Hammersmith is noted for hosting many uniquely shaped commercial properties including “The Ark” office building, shaped like a boat, and Hammersmith Bridge Road Surgery. It hosts a plethora of property management agencies and building values have been tipped to skyrocket.

#2 Kensington and Chelsea

The Royal Borough is the second smallest in the capital and the most densely populated local authority in the UK, so it’s no surprise that demand for buildings continues to soar, by more than 25 per cent in half a decade.

#1 Westminster

Westminster is the home of London’s most famous iconic commercial structures – Big Ben, Westminster Abbey and Buckingham Palace – but there are plenty more for wealthy investors to stick their teeth into. Property prices here have been tipped to jump by more than 25.5 per cent within cent.

With these statistics in mind, London appears to be a safe best for property investors by the end of the decade at least.

Martin Skinner from www.inspiredassets.co.uk shared his personal views:

I particularly like areas in Inner London (typically Zone 2) that are a bit edgy and have a big art community with good transport links into Central London.  These include Hackney (particularly Hackney Wick), Bow, Deptford, New Cross & Peckham.  Inner London areas like these offer property at much lower purchase prices than Prime Central London while rents are not so heavily discounted so rental yields are much higher.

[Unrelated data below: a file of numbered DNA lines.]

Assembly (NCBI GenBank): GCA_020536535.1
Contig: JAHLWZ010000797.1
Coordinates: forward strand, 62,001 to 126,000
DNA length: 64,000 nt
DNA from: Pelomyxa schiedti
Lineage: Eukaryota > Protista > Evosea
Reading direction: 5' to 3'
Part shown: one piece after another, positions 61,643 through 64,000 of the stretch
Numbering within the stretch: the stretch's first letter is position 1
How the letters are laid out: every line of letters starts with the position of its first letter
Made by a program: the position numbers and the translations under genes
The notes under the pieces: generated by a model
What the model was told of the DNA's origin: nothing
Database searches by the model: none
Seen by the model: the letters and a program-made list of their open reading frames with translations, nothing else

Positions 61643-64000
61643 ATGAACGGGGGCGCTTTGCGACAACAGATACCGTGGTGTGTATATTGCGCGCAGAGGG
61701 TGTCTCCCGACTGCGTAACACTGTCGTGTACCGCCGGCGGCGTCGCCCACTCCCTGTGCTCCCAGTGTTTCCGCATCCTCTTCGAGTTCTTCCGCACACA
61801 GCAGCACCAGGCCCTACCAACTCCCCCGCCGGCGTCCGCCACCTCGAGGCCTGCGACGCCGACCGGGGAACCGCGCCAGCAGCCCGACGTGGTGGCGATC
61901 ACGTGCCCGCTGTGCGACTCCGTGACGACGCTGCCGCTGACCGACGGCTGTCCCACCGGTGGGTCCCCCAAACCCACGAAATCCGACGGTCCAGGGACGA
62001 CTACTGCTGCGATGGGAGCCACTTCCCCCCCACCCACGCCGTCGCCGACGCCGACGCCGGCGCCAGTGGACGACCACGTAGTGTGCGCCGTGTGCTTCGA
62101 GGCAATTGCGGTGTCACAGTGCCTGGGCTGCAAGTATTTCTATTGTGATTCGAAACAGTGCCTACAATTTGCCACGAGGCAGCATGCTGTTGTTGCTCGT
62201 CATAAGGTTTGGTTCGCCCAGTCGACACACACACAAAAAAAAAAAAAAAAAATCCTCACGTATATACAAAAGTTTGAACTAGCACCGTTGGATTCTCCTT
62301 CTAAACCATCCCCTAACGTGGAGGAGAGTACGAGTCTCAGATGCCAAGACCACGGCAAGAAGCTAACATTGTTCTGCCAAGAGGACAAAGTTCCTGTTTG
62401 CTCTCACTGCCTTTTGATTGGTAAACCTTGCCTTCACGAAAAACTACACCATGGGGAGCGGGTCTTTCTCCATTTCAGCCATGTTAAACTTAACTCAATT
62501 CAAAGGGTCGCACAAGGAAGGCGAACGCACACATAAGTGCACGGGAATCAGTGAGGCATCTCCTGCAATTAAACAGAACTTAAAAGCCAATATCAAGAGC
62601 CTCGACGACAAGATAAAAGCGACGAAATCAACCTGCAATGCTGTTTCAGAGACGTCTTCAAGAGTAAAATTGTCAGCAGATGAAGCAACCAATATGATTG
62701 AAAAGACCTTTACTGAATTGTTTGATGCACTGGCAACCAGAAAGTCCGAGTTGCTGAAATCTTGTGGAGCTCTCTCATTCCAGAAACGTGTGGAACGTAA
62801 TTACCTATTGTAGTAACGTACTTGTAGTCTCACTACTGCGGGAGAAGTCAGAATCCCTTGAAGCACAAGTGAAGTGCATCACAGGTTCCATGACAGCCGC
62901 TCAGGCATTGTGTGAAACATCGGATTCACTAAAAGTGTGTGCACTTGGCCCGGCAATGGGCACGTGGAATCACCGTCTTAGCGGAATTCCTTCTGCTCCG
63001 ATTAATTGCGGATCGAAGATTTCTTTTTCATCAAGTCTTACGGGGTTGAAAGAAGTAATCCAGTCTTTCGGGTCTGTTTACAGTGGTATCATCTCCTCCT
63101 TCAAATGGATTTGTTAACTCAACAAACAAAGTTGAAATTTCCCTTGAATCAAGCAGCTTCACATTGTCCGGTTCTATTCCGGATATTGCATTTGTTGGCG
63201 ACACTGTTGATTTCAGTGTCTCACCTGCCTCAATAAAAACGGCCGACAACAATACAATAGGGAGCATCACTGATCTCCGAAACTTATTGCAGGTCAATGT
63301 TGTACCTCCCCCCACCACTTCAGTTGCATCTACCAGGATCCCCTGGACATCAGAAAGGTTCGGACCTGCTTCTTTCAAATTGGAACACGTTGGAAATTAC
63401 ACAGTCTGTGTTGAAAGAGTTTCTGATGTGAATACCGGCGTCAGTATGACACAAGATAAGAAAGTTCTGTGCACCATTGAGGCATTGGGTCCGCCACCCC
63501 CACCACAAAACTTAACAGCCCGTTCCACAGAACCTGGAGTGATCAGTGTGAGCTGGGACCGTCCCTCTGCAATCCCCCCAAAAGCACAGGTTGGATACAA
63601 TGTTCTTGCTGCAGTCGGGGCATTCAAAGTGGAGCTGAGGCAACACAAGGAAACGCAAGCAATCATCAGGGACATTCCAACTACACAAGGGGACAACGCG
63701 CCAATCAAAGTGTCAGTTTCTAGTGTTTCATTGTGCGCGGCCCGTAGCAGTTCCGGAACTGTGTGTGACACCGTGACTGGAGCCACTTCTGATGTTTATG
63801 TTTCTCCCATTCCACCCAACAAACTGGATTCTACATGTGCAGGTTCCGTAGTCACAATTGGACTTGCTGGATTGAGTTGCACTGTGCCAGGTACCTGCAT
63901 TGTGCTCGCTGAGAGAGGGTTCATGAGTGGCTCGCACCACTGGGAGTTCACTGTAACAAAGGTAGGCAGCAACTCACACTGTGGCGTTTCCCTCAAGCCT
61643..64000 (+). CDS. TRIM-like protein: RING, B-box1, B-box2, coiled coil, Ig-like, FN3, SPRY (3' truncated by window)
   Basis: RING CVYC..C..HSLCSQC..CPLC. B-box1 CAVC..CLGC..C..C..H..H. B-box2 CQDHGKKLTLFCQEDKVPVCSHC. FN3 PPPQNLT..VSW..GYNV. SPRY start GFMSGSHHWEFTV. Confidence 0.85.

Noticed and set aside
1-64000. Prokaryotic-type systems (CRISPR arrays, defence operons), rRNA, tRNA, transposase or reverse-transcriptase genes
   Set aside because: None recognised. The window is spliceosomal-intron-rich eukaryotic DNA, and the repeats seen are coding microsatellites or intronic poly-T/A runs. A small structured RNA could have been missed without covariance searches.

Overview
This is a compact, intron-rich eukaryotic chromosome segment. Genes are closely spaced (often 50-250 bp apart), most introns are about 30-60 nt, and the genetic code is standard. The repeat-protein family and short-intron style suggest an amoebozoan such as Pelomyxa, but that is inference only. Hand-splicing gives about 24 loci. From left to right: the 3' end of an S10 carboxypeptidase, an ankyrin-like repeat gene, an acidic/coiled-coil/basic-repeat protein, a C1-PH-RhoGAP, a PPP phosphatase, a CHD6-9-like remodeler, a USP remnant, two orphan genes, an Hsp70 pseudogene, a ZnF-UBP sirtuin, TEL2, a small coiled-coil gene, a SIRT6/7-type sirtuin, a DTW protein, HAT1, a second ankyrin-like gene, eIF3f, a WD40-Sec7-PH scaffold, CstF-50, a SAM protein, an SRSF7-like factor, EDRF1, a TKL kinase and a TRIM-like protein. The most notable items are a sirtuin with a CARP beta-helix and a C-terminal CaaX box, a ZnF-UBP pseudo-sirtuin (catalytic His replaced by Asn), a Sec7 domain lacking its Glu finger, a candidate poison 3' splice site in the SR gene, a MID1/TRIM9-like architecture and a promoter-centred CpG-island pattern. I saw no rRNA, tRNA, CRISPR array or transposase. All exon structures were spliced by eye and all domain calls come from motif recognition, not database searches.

A good creative scene adds character and could lead to something of a “Shoreditch effect” in time.  Good transport links enable young professionals to get into Central London quickly and being in Zone 2 means it’s cost effective to travel to work/entertainment.  My ideal strategy would be to draw in relatively wealthier young professional tenants without diluting the unique character in these areas too much – i.e. renting or selling new or refurbished flats to young professionals while enabling smaller independents to rent (or buy) the commercial units on low/turnover rents.

Two Central London locations that I believe still offer a lot of potential for growth are Vauxhall and Elephant & Castle.  And the Wandsworth Road area is still very cheap and will inevitably benefit from the massive regeneration projects that are going on around it.”

Here is a great infographic on London Property Hotspots:

reallymoving.com London Moving Trends Infographic


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  1. In response to you tweet asking where in London I would invest; well I’m afraid to say I wouldn’t. It’s a market I don’t understand, Newham is Licensed to death and I fear London prime will follow. Yields are low and capital values are over inflated due to overseas investors seeing property in our capital being a safe haven. Unless we get a bout of hyper inflation I think London and Home Counties property values are a bubble waiting to burst. That’s just the opinion of a provincial investor though and in fairness I’ve been wrong about the London market many times. It’s just so different to what I do so perhaps I was the wrong person to ask

    • I’m agree with you on the capital values being over inflated. Not sure how much realistic room for growth can be expected over the next 5 to 10 years. Appreciate your thoughts Mark!